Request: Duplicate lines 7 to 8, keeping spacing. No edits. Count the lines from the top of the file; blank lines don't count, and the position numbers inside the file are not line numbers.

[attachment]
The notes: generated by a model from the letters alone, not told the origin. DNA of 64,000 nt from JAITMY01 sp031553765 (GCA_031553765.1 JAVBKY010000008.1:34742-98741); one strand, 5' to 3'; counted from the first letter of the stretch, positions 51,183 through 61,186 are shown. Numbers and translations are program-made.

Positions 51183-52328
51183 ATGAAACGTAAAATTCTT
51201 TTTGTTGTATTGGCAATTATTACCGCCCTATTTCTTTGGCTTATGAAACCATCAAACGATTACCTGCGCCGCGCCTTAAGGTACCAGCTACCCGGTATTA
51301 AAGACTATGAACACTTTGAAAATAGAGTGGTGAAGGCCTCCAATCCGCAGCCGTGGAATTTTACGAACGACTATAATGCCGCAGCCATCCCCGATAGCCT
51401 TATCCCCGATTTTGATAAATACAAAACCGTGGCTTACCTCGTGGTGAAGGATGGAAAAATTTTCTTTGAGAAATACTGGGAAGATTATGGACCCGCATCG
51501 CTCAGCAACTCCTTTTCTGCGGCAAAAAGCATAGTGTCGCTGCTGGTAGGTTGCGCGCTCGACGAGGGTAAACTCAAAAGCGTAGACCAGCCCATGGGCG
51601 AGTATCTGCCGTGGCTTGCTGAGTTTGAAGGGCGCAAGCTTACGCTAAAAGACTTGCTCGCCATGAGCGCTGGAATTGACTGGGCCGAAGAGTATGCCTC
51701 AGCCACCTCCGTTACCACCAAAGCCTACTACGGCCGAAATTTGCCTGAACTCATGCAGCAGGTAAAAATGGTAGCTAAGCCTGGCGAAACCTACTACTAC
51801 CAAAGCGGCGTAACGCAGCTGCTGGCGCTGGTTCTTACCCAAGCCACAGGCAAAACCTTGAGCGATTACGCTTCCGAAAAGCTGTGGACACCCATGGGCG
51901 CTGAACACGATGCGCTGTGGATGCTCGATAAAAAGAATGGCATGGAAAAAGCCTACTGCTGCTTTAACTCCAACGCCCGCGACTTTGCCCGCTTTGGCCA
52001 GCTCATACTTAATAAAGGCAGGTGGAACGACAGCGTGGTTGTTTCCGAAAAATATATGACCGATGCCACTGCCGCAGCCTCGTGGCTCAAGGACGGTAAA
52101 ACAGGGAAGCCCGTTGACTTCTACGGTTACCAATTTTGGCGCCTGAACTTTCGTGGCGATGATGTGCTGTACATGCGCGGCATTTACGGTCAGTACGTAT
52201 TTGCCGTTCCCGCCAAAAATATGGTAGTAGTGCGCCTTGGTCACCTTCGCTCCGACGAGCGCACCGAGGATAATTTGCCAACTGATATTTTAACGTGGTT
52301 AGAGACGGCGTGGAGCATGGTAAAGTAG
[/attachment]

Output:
51501 CTCAGCAACTCCTTTTCTGCGGCAAAAAGCATAGTGTCGCTGCTGGTAGGTTGCGCGCTCGACGAGGGTAAACTCAAAAGCGTAGACCAGCCCATGGGCG
51601 AGTATCTGCCGTGGCTTGCTGAGTTTGAAGGGCGCAAGCTTACGCTAAAAGACTTGCTCGCCATGAGCGCTGGAATTGACTGGGCCGAAGAGTATGCCTC